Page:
“If you look for the bad in mankind expecting to find it, you surely will.”
– Abraham Lincoln
Teaching and leading are incredible jobs! The days are long, but the rewards are great (when we have the patience to wait for them!). As educators, we must be staunch defenders of our amazing profession; this vocation that called to us and that keeps us coming back despite the many challenges. Too often, we allow the judgments and criticisms of others, or worse, our own negative self-doubt, to tarnish the work we do. To combat that, I am embracing the idea of presuming positive intentions.
I don’t know a single teacher or counselor or support staff member who gets up in the morning determined to ruin the lives of children.
I don’t know a single administrator who gets up and skips into work, hoping to torture the adults or students with whom he or she works.
I’ve heard many versions of the statements above. By presuming positive intentions, I can “shut out the mental noise of judgment,” as Carolyn McKanders says in this Learning Forward article. I can take time to build relationships with my fellow educators so that when I don’t understand their actions, I can empathize with them instead of criticizing.
When I visit classrooms with fellow administrators, coaches, or teachers, I like to begin any debrief by asking, “What can we celebrate?” So often we are quick to jump to conclusions and make statements that appear judgmental and negative after viewing just a few short minutes of someone’s hard work. When we see a very small window of a much larger landscape, we are wise to remind ourselves and our colleagues to presume positive intentions. Even if we, as visitors don’t know, understand, or agree with what we observed, when we begin with celebrations we come from a positive, strength-based stance.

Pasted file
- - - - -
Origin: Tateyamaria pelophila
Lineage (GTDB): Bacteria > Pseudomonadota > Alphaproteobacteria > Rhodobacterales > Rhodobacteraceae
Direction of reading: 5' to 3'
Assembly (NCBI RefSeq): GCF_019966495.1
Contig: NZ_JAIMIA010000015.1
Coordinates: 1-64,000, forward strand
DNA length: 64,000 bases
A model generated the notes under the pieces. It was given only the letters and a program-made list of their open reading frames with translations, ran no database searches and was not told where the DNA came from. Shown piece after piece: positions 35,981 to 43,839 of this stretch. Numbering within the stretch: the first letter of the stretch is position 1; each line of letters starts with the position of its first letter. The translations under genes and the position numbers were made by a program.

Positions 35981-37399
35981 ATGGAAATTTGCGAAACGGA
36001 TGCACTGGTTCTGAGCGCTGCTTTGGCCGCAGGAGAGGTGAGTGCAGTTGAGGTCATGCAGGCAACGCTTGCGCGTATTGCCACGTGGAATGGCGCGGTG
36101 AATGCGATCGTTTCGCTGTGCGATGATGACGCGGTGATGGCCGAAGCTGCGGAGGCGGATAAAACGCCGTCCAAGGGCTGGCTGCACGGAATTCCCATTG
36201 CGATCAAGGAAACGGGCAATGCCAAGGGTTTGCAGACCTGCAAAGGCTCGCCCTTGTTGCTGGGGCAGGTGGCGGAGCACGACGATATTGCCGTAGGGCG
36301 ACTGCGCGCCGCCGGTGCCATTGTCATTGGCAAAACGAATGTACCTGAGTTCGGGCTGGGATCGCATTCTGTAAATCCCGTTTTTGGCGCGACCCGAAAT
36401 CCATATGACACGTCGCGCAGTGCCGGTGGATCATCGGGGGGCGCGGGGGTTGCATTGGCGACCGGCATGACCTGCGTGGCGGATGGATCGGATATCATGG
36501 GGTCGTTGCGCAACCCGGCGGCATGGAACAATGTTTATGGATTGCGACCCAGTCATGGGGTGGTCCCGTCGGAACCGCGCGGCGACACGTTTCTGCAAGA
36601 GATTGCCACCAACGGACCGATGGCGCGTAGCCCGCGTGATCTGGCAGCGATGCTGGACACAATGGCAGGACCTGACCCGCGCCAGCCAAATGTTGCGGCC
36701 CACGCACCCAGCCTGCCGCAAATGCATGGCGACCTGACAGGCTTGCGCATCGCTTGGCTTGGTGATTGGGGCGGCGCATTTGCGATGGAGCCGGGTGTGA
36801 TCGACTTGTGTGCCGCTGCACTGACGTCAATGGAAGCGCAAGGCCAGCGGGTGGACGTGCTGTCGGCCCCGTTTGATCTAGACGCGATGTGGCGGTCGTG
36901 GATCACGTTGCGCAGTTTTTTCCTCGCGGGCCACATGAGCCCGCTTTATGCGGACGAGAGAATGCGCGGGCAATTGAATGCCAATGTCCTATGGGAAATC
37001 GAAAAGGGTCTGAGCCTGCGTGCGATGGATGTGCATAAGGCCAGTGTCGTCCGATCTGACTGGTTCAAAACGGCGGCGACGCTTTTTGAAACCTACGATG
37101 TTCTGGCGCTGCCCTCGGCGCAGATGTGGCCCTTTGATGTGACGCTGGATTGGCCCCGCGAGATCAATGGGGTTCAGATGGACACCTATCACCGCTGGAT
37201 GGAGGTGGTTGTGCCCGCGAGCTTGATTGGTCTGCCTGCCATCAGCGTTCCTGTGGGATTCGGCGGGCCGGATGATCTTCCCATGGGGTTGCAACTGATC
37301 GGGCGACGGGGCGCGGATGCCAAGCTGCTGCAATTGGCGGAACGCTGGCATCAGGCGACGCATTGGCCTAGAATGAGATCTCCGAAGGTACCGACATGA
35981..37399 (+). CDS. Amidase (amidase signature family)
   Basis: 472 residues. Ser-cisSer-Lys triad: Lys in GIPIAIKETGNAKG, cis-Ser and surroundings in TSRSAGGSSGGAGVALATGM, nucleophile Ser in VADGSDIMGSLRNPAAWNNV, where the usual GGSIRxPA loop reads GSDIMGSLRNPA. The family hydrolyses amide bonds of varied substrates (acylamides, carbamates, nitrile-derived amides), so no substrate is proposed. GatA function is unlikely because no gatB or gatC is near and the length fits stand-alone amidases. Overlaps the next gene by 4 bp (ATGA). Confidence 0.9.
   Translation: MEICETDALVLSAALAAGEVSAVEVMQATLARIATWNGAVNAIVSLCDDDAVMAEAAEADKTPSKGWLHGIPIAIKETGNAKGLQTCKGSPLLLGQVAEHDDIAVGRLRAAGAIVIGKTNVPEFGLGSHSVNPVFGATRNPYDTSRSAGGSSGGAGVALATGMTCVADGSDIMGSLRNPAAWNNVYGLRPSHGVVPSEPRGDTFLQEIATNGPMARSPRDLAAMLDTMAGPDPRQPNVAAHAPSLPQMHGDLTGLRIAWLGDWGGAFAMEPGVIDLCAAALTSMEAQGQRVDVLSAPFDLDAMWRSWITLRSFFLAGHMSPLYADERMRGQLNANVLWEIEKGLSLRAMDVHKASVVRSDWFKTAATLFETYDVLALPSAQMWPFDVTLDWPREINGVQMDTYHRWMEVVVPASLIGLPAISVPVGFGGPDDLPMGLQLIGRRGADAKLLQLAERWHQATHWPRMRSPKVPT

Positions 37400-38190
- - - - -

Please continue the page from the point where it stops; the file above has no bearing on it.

If we can celebrate our work from within, some of that enthusiasm is bound to sneak out to the public. Wouldn’t it be wonderful to open a newspaper or magazine and read positive, uplifting stories about the incredible work being done in schools all across America?
I encourage you, as educational leaders, to presume positive intentions when working with your staff, your students, and your colleagues. Help make the message positive! Tell OUR story OUR way (instead of the way many non-educator journalists often do).